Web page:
|A Funny Thing Happened|
on the Way to the Forum
|Directed by||Richard Lester|
|Produced by||Melvin Frank|
|Screenplay by||Melvin Frank|
|Based on||A Funny Thing Happened on the Way to the Forum|
by Burt Shevelove andLarry Gelbart
|Music by||Stephen Sondheim|
|Edited by||John Victor-Smith|
|Distributed by||United Artists|
|Box office||$3,390,000 (US/ Canada)|
A Funny Thing Happened on the Way to the Forum is a 1966 farce musical comedy DeLuxe Color film, based on the stage musical of the same name. It was inspired by the farces of the ancient Roman playwright Plautus (251-183 B.C.) – specifically Pseudolus, Miles Gloriosus and Mostellaria – and tells the bawdy story of a slave named Pseudolus and his attempts to win his freedom by helping his young master woo the girl next door.
The film was directed by Richard Lester, with Zero Mostel and Jack Gilford reprising their stage roles. It also features Buster Keaton in his last motion picture role; Phil Silvers, for whom the stage musical was originally intended; and Lester favorites Michael Crawford, Michael Hordern and Roy Kinnear.
The musical was adapted for the screen by Melvin Frank and Michael Pertwee from the stage musical A Funny Thing Happened on the Way to the Forum with music and lyrics by Stephen Sondheim and a book by Burt Shevelove and Larry Gelbart.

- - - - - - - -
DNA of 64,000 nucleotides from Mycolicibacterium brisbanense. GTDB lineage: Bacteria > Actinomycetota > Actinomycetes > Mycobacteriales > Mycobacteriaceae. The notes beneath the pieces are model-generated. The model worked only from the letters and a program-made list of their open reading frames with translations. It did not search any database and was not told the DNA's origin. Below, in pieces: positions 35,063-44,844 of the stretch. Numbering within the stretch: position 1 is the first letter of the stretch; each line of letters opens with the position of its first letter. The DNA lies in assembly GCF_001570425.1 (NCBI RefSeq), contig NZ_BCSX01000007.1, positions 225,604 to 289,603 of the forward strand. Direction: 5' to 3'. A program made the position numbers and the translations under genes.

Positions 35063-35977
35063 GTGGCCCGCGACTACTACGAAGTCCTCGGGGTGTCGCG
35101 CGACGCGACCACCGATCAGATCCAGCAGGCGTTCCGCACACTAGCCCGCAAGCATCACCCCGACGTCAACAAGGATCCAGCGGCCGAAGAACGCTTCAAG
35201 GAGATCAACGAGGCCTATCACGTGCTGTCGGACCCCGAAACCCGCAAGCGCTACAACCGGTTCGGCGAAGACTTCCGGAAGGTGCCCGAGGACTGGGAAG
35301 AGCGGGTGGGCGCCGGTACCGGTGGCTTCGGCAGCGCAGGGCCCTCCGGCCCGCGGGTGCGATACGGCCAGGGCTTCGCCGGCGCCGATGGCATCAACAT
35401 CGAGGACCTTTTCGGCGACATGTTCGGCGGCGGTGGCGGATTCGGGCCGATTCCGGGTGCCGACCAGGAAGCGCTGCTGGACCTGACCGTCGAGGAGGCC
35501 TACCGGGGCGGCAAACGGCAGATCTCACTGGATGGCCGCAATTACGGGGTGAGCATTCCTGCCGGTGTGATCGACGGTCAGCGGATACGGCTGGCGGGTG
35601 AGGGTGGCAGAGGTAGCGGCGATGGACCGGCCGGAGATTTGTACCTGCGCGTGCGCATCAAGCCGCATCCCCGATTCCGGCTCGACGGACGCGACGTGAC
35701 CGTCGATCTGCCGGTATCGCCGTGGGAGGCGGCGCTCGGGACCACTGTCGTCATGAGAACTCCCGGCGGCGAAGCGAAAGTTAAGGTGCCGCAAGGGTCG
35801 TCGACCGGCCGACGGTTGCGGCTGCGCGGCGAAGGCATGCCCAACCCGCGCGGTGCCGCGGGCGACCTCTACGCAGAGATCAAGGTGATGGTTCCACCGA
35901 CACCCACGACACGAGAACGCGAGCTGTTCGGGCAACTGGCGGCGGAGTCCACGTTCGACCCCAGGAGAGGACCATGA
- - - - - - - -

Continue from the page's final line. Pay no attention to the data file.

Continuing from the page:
In the city of Rome during the reign of Emperor Nero, Pseudolus (Zero Mostel) is "the lyingest, cheatingest, sloppiest slave in all of Rome", whose only wish is to buy his freedom from his master's parents, the henpecked Senex (Michael Hordern) and his dominating wife Domina (Patricia Jessel). When he finds out that his master, Senex's handsome but dim son Hero (Michael Crawford), has fallen in love with Philia (Annette Andre), a beautiful virgin courtesan from the house of Marcus Lycus (Phil Silvers), buyer and seller of beautiful women next door, Pseudolus makes a deal: he will get the girl for Hero in return for his freedom. Unfortunately, the virgin has been sold to the great Roman soldier, Captain Miles Gloriosus (Leon Greene), who even now is on his way from conquering Crete to claim her as his bride. Pseudolus blackmails his overseer, Hysterium (Jack Gilford) into masquerading as the corpse of Philia to fool the captain, but things go wrong at every turn.
In the end, the boy gets the girl; Senex's next-door neighbor Erronius (Buster Keaton) finds that Philia and Miles Gloriosus are in fact his long-lost children; and Pseudolus gets his freedom, a beautiful concubine to be his wife, and a dowry of 10,000 minae, compliments of Marcus Lycus.
- Veteran film comedian Buster Keaton was terminally ill with cancer at the time of filming. Nevertheless, the 70-year-old actor was able to do many of his own stunts in the film, to the amazement of the cast and crew. Forum would be his final film appearance.
- Future Doctor Who star Jon Pertwee, brother of screenwriter Michael Pertwee, appears briefly as Crassus, who reports that there is no plague in Crete. He had originally played the part of Lycus in the 1963 West End stage production.